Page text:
4 Things to Know About Oral Care During Pregnancy

Note: The information on this blog is not meant as a substitute for medical advice. Please consult your healthcare practitioner and/or oral health professional before undertaking any changes in your regular oral care.

If you are pregnant or planning to become pregnant, there’s no doubt you have a lot on your mind. From coping with major changes to your body, researching all the gear you’ll need to properly care for your baby, and preparing for your life to change forever (in a good way!), there’s a lot to think about. So please excuse us for adding one more item to the list.

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Pregnancy can complicate your oral health and oral care routine in a number of ways, and it’s important to be informed about these factors so you can plan accordingly. While it’s a myth that “one tooth is lost with every pregnancy,” there are some things you should be aware of when it comes to the relationship between pregnancy and oral health. Here are four things to keep in mind.

It’s important to schedule a dental checkup early in your pregnancy.

If you are planning to become pregnant or have recently learned that you are pregnant, it’s a good idea to schedule an appointment with your dentist as soon as possible. That way your dentist can help you map out an oral health care plan for your pregnancy and obtain a baseline read on your oral health, which will make it easier to identify any potential changes or issues that might arise during your pregnancy.

Additionally, if turns out that you need any dental work involving anesthesia, medication, and/or surgery, it’s better to know this sooner rather than later so you can work with your dentist and OB/GYN to determine the best timing for these procedures.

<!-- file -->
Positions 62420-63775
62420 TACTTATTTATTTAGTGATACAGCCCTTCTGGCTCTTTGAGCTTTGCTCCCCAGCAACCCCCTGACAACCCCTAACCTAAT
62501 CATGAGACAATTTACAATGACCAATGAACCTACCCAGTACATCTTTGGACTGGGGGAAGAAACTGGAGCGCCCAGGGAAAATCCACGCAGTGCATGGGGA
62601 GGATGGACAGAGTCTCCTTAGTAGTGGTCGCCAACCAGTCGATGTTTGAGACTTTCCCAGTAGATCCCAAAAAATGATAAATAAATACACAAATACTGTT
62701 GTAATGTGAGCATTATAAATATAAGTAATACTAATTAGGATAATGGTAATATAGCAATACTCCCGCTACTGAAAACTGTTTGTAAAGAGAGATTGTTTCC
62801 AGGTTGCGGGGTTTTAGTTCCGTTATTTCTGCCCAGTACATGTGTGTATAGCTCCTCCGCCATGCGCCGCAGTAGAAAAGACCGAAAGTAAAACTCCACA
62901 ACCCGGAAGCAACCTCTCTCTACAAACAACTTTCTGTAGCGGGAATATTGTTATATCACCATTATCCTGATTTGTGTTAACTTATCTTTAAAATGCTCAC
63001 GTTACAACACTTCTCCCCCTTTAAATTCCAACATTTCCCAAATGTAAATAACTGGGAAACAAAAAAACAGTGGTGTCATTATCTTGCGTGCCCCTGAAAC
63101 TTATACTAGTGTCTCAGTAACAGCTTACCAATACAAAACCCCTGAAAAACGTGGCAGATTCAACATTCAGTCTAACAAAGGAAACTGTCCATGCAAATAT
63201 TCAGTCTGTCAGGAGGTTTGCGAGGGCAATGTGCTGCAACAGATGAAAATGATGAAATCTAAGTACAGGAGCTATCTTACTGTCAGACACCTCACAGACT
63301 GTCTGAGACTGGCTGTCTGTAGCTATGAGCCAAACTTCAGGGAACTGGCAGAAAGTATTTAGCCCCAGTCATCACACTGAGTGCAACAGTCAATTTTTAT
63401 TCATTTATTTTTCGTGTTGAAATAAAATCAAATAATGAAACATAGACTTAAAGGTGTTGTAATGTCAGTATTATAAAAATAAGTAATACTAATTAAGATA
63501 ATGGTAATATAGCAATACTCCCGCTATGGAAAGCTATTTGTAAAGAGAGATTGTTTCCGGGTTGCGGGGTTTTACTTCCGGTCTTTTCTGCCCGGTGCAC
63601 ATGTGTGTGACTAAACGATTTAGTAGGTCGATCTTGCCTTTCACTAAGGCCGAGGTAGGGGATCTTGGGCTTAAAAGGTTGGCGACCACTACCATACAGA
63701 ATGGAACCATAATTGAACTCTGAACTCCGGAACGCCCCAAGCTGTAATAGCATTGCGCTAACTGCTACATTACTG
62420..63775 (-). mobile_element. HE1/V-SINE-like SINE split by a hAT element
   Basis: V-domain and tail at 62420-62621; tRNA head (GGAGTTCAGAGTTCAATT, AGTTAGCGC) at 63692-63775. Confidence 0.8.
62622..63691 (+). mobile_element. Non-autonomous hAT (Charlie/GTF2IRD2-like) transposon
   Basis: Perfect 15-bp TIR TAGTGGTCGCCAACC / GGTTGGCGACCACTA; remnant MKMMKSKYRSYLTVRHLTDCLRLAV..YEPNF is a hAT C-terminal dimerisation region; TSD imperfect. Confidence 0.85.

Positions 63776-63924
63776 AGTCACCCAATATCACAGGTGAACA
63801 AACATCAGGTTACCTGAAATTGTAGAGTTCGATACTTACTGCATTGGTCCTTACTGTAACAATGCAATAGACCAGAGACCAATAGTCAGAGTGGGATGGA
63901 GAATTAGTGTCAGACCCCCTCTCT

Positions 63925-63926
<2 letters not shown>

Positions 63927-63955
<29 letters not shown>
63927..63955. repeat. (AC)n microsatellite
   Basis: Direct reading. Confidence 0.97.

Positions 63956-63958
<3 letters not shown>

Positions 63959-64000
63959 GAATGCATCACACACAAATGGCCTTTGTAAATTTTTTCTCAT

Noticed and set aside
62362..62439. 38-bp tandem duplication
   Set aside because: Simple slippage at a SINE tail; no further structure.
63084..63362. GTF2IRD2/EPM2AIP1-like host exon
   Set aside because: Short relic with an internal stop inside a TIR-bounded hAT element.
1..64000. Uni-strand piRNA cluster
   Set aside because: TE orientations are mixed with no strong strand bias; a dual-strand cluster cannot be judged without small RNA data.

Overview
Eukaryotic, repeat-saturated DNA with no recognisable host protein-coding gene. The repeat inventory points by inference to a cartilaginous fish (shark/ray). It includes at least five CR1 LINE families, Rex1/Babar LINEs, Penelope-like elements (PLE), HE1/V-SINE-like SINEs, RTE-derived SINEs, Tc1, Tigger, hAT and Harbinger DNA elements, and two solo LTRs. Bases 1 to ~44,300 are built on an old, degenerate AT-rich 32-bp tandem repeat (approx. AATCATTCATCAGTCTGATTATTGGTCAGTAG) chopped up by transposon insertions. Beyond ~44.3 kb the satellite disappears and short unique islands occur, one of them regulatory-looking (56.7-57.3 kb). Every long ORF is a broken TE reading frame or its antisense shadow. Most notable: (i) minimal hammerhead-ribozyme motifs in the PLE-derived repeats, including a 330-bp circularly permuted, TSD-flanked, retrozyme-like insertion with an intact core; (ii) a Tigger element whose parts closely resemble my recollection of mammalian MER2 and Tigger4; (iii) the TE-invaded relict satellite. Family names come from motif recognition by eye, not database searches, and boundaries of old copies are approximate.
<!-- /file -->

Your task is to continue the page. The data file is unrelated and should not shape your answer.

You may be at greater risk of certain oral health issues.

Pregnancy hormones have the potential to provoke a number of oral health issues, including gum disease, tooth decay, dry mouth, and non-cancerous oral growths colloquially referred to as “pregnancy tumors”. Additionally, the vomiting brought on by morning sickness can create an acidic environment in your mouth, which can further increase your risk of oral health issues. While these conditions are treatable, it’s important to be aware of your increased risk and to take preventative measures whenever possible (more on that below).

Oral health care is more important than ever.

As mentioned above, pregnancy can increase the risk of certain oral health issues. While all of these issues are treatable, if left unchecked they may pose some complications. Gum disease, in particular, may potentially increase the risk of delivering a pre-term and/or low-birth-weight baby.

Luckily, you can help reduce the risk of experiencing any of these issues with a dedicated oral health care routine. Your best prevention strategies including brushing well and flossing every dayeating a healthy diet, rinsing your mouth with water after vomiting (if you’re prone to morning sickness), and seeing your dentist more frequently to catch any issues before they progress.

Dental cleanings are safe when you’re pregnant.

While certain invasive dental procedures may pose some complications during pregnancy, regular dental cleanings are perfectly safe. In fact (as mentioned above), they’re a critical factor in maintaining your oral health during pregnancy. This is so well-known that some dental plans may even cover more frequent dental cleanings for pregnant women—check with your insurance provider to learn if your plan falls under this category. At your visits, make sure to keep your dentist up to date about the status of your pregnancy, any medications or vitamins you’re currently taking, and any medical advice your OB/GYN has given you.

Whenever possible, it’s a good idea to delay elective or more invasive procedures until after you’ve given birth. If you have a dental emergency that calls for anesthesia, medication, or surgical procedures during your pregnancy, make sure your dentist and OB/GYN work together to ensure the procedure is as safe as possible.

While pregnancy can make oral health care a little more complicated, try not to let this be a source of stress. With a proper oral health care routine and regular care from your dentist, you can help keep oral complications in check and enjoy a healthier pregnancy.